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GSI to develop 100 MW solar project for SaskPower

Iyuhána Solar to be one of Canada's largest contracted solar ventures

Greenwood Sustainable Infrastructure CEO Mazen Turk. (Courtesy Greenwood Sustainable Infrastructure)

Greenwood Sustainable Infrastructure (GSI) will develop one of Canada’s largest contracted solar projects in southeast Saskatchewan as part of provincial utility SaskPower's ongoing grid decarbonization plans.

Named Iyuhána Solar, New York-based GSI will be the majority owner of the 100-megawatt AC, 219-hectare project comprising approximately 190,000 solar modules. Enough power to produce over 200,000 megawatt-hours per year will be generated, equal to powering 25,000 homes.

It will be located in the rural municipality of Estevan, south of Regina. Construction is expected to start in Q2 2025 and commercial operations to begin in December 2026.

GSI, a renewable energy subsidiary of New York-based Libra Group, is a developer, builder, owner and operator of utility-scale solar projects across North America. It has presence in three Canadian provinces and 11 U.S. states and owns or is developing 3.5 gigawatts of renewable energy, waste-to energy and battery projects.

“Placing solar projects strategically allows for the generation of significant clean energy, which is going to contribute to the overall energy mix of Saskatchewan. That’s part of the effort to transition to a more sustainable energy future,” GSI CEO Mazen Turk told Sustainable Biz Canada.

Iyuhána Solar

The project originates from Saskatchewan’s clean energy target of building up to 3,000 megawatts of renewable energy capacity by 2035. Turk said the province has “great” solar radiance, especially in the southern areas.

A 25-year power purchase agreement (PPA) with SaskPower will underpin the Iyuhána Solar site. Power will be secured at a contracted price, which provides stability both for a utility in securing long-term power and for the developer/operator, Turk said. The model also offers more visibility over long-term power supply and is easier to finance, he added.

GSI will invest approximately $200 million into Iyuhána Solar, including spending for a community engagement plan with a local First Nations group. GSI will support members of Ocean Man First Nation with training programs for construction and long-term maintenance for the project, and plans to launch scholarships with two universities to foster the know-how to operate solar projects.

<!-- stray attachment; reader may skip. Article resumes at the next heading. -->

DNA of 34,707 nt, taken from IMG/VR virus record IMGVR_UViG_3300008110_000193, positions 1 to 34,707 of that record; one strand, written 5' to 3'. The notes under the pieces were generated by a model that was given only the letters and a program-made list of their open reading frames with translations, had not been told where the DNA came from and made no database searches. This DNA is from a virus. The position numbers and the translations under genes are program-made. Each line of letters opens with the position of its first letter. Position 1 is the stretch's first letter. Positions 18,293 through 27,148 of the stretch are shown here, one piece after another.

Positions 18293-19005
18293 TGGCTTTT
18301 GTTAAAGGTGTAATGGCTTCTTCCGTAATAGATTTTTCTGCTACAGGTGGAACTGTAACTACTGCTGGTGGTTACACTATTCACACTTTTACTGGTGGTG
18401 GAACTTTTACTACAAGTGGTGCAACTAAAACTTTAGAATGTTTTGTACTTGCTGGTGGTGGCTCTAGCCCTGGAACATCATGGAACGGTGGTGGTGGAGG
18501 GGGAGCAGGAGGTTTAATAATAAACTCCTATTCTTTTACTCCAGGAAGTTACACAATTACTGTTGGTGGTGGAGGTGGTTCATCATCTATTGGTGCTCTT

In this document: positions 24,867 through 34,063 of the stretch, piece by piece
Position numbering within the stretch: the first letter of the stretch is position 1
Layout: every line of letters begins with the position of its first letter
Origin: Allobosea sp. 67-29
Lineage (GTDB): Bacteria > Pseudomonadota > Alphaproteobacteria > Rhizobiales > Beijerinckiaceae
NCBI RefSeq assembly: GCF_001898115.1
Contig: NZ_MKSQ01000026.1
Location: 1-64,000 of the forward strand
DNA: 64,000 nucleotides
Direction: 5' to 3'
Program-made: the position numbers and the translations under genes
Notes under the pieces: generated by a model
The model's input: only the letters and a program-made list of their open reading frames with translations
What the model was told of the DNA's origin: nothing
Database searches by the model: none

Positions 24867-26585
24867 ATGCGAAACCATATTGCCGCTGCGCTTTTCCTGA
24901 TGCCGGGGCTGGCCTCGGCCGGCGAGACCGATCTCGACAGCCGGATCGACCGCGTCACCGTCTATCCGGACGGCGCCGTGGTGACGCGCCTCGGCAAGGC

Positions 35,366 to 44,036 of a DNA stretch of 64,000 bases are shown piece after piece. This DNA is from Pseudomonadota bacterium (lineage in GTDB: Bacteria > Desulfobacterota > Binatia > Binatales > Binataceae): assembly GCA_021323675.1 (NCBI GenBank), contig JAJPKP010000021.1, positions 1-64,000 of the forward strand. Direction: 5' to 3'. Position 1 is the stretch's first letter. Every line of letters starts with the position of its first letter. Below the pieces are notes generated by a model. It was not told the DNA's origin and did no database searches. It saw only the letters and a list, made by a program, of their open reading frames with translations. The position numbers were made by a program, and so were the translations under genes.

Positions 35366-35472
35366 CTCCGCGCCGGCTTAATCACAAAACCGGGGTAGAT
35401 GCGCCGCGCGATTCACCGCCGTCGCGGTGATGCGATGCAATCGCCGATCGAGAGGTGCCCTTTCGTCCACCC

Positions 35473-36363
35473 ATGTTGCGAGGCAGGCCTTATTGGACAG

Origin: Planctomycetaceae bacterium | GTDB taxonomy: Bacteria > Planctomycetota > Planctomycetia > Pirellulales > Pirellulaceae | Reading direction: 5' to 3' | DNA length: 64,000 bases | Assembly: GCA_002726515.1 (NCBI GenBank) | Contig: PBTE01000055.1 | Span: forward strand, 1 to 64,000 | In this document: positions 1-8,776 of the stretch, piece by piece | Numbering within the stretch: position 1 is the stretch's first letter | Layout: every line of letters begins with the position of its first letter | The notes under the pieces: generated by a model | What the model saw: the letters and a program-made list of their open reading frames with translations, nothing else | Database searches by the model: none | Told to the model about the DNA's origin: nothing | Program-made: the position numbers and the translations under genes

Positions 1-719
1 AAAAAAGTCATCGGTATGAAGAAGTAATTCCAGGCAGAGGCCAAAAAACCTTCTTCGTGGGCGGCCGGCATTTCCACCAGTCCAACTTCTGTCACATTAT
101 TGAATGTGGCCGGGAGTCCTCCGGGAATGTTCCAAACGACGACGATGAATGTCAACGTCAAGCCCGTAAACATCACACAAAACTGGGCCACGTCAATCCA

"Our partnership with GSI and SaskPower will bring great opportunities for Ocean Man First Nation, including employment and revenue that will provide stability and sustainability for our Band," Ocean Man First Nation Chief Connie Big Eagle said in a release.

"We are proud that this project, which is able to generate clean power, will be known as Iyuhána Solar, which, in Nakotah translates to 'everyone' or 'all of us.'"

Iyuhána Solar is not GSI’s first collaboration with an Indigenous group. In Colombia, it is developing a 150-megawatt solar project with the Arhuaco people.

The Ocean Man First Nation will be a minority partner in the project.

GSI expects Iyuhána Solar to be one of Canada’s largest contracted solar projects upon completion. Turk said it will be on par with two 100-megawatt projects from 2015.

“Since 2015 there hasn’t been a solar project with a long-term contract with a utility in Canada, until this one.”

GSI’s future projects

As for GSI’s other Canadian projects, Turk said it is developing a 20-megawatt solar project in Alberta and is looking at developing projects in Ontario.

Turk is excited about the growth potential in Saskatchewan and plans to participate in a request for a quote from SaskPower for two additional 100-megawatt solar projects in mid-March.

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